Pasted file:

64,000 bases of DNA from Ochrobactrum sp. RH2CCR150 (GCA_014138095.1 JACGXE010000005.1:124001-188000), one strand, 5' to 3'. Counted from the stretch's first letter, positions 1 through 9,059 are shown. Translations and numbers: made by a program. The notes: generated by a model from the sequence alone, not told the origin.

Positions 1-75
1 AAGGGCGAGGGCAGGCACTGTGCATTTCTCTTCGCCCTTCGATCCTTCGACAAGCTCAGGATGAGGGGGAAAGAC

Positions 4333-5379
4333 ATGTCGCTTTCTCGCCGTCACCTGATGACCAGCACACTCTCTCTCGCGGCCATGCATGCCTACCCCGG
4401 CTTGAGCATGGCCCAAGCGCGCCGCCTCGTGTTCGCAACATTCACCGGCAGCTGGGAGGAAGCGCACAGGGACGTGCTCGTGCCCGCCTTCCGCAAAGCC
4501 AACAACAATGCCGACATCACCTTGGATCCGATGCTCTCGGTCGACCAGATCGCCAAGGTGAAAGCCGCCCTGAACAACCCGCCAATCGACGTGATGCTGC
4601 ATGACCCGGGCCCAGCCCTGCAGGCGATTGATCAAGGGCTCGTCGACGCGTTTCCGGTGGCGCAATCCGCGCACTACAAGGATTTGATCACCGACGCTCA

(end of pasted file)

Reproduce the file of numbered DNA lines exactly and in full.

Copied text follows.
64,000 bases of DNA from Ochrobactrum sp. RH2CCR150 (GCA_014138095.1 JACGXE010000005.1:124001-188000), one strand, 5' to 3'. Counted from the stretch's first letter, positions 1 through 9,059 are shown. Translations and numbers: made by a program. The notes: generated by a model from the sequence alone, not told the origin.

Positions 1-75
1 AAGGGCGAGGGCAGGCACTGTGCATTTCTCTTCGCCCTTCGATCCTTCGACAAGCTCAGGATGAGGGGGAAAGAC

Positions 4333-5379
4333 ATGTCGCTTTCTCGCCGTCACCTGATGACCAGCACACTCTCTCTCGCGGCCATGCATGCCTACCCCGG
4401 CTTGAGCATGGCCCAAGCGCGCCGCCTCGTGTTCGCAACATTCACCGGCAGCTGGGAGGAAGCGCACAGGGACGTGCTCGTGCCCGCCTTCCGCAAAGCC
4501 AACAACAATGCCGACATCACCTTGGATCCGATGCTCTCGGTCGACCAGATCGCCAAGGTGAAAGCCGCCCTGAACAACCCGCCAATCGACGTGATGCTGC
4601 ATGACCCGGGCCCAGCCCTGCAGGCGATTGATCAAGGGCTCGTCGACGCGTTTCCGGTGGCGCAATCCGCGCACTACAAGGATTTGATCACCGACGCTCA